The tragedy of Colonel Pierre Viriot
Pierre Viriot was a promising French soldier who wound up on the bad side of both the Napoleonic and the Bourbon regimes. His sad tale shows the power of Napoleon’s police to ruin a man’s life.
A young hussar
Pierre François Viriot was born on September 20, 1773 in Nancy, in northeastern France. His father, also called Pierre, had distinguished himself as a soldier in the Seven Years’ War. His mother, Jeanne Françoise Lemaure (or Lemort), gave birth to at least 11 children and was particularly long-lived, dying at the age of 95 (or 101) in 1827.
At age 15 Viriot entered a military training school at Pont-à-Mousson. At age 17, in January 1791, he enlisted in a regiment of hussars at Chamboran. After two campaigns in the Moselle, Viriot was sent to the Vendée, in the west of France. He fought against the royalists known as Chouans. In 1793, he married Marie-Françoise-Constance Calonne. They had four sons.
The Clément de Ris affair
By the fall of 1800, Pierre Viriot, then age 27, was a captain of hussars and bore the scars of 14 wounds – five from swords and nine from firearms. One of them had taken out his right eye. He might have gone on to a distinguished career in the Grande Armée. Instead, a temporary appointment forever scarred his life. Viriot was named to a court charged with judging the presumed kidnappers of French Senator Dominique Clément de Ris.
On September 23, 1800, Clément de Ris had been robbed and abducted from his home, the Château de Beauvais, near Azay-sur-Cher, in full view of his wife and servants. The brigands imprisoned him in a cave for 17 days, then set him free in a clearing, from which he returned home. First Consul Napoleon Bonaparte, who had appointed Clément de Ris to the Senate, instructed the Minister of Police, Joseph Fouché, to find the guilty parties.
Unbeknownst to Napoleon, Fouché had arranged the kidnapping himself. Hoping that Napoleon would be defeated in the war against the Austrians, Fouché had been conspiring with French Foreign Minister Talleyrand and others to remove the First Consul from power. Clément de Ris had been promised a place in the new government, and Fouché had engaged in a long correspondence with him on the subject. This left Clément de Ris in possession of documents that could seriously compromise Fouché once Napoleon returned victorious from the Battle of Marengo (June 14, 1800). Fouché staged the kidnapping as a cover to retrieve the papers.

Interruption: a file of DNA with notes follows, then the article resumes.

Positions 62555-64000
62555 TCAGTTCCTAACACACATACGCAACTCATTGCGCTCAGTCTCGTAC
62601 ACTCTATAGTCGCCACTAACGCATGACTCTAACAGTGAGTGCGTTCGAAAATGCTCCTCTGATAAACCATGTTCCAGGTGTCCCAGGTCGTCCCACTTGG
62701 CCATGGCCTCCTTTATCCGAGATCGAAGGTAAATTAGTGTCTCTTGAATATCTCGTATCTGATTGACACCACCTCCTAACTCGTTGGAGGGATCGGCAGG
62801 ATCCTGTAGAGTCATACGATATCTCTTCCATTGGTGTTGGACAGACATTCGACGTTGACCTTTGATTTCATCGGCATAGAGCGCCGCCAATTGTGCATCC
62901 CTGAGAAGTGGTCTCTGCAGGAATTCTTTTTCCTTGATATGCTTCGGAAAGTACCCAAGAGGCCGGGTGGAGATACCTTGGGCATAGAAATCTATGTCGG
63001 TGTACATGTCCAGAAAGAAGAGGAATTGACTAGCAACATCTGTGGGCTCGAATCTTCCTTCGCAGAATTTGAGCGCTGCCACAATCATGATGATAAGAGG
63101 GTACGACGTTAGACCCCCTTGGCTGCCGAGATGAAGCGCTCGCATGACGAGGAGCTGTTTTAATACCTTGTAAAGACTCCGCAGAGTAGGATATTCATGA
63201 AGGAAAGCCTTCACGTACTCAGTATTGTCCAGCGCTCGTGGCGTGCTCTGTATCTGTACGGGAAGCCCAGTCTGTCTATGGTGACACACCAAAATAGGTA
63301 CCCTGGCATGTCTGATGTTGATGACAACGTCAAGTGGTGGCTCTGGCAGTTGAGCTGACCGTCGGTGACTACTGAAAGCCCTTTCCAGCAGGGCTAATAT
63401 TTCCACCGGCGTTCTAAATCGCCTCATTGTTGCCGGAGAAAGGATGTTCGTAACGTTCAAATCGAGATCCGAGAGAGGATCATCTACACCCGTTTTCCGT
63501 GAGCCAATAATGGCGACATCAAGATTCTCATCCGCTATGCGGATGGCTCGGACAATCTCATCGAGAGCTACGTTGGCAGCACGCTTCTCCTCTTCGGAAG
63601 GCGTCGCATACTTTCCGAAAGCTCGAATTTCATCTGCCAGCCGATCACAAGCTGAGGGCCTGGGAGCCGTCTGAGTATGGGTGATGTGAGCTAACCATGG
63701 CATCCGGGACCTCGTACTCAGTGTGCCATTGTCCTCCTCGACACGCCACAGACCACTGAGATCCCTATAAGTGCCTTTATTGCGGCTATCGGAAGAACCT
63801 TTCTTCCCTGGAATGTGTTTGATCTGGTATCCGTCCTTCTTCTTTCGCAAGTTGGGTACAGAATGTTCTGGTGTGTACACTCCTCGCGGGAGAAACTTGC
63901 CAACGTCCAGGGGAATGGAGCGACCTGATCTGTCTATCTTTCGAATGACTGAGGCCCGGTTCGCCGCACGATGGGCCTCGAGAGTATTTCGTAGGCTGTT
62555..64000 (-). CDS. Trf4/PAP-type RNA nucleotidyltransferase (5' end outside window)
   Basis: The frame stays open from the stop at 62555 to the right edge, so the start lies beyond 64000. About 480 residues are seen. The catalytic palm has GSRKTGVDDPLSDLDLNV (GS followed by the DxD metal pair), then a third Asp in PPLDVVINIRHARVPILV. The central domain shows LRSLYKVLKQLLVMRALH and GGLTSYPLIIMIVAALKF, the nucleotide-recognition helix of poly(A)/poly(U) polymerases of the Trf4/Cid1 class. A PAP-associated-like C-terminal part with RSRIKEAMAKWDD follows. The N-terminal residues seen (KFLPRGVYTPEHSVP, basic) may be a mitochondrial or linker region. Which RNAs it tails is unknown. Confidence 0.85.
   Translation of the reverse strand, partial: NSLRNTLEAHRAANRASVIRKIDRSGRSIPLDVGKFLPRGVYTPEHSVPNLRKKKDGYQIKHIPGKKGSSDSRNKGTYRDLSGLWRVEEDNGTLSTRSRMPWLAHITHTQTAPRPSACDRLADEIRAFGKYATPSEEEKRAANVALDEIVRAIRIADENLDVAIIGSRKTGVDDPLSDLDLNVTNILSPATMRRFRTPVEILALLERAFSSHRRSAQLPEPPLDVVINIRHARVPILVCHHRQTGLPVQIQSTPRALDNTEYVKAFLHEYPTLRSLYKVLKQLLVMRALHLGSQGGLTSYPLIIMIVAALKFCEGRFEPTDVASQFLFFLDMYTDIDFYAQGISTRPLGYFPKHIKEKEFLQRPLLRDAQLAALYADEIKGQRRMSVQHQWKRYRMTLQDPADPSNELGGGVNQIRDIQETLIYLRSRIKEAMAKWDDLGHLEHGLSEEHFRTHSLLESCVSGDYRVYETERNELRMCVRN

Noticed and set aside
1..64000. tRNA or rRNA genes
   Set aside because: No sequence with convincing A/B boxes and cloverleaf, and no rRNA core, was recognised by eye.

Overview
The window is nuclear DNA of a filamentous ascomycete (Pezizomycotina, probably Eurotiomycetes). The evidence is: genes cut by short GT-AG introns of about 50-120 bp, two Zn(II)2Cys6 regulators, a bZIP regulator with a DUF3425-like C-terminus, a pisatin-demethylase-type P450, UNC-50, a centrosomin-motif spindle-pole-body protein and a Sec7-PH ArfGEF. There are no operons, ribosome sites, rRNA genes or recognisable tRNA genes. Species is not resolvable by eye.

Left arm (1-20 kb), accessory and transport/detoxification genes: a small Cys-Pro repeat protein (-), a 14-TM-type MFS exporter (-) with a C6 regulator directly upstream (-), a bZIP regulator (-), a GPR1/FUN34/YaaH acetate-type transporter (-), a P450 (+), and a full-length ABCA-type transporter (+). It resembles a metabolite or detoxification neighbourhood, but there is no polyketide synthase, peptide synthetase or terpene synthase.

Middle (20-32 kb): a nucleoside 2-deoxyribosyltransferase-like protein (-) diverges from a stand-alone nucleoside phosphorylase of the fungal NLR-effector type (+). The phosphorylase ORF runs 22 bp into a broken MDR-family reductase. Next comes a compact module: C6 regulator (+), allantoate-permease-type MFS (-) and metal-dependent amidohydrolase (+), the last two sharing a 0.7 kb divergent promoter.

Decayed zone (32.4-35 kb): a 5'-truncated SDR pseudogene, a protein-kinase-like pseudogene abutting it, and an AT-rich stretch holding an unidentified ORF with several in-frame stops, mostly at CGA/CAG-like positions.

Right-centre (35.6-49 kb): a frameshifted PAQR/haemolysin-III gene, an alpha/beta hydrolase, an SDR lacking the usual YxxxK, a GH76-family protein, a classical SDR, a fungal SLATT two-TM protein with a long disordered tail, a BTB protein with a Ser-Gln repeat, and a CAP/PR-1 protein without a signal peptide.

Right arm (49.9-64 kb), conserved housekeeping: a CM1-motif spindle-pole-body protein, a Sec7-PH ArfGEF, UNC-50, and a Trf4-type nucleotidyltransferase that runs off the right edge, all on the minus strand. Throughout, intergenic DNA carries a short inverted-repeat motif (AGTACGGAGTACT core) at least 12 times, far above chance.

Having paid off his thugs, Fouché needed to find scapegoats to appease Napoleon. Ten people were arrested and charged. A special court at Tours recommended the death penalty for former royal army officers Davin Mauduisson, Nicolas Canchy and Étienne Gaudin. All of the accused had strong alibis. They begged to confront Clément de Ris directly, but the senator had made a profitable reconciliation with Fouché and deemed it beneath his dignity to appear at the trial.
Their cases were sent to a special criminal tribunal at Angers, on which Viriot had been called to serve. The president of the court confided to his fellow judges that, in light of the evidence, “a condemnation was impossible.” However, he insinuated that it would be dangerous to displease the government by setting free “men who were its professed enemies.” If not actually guilty, they had,
as old Chouans, deserved death a hundred times in other circumstances. (1)
Viriot disagreed. He wrote a series of notes pointing out the solidity of the men’s alibis and inconsistencies in the witnesses’ testimony. He rode to Paris to plead the cause of the accused before the government. He had interviews with Josephine Bonaparte, the Minister of Justice, and Generals Mortier and Junot, all to no avail. By the time he returned to Angers, the three men were dead. The verdict had been given November 2, 1801 and the execution took place the following day.
In February 1802 Pierre Viriot received notice that, by order of the Consuls, he had been dismissed from the army. He obtained an audience with Napoleon, who asked him why he hadn’t agreed with his fellow judges’ opinion.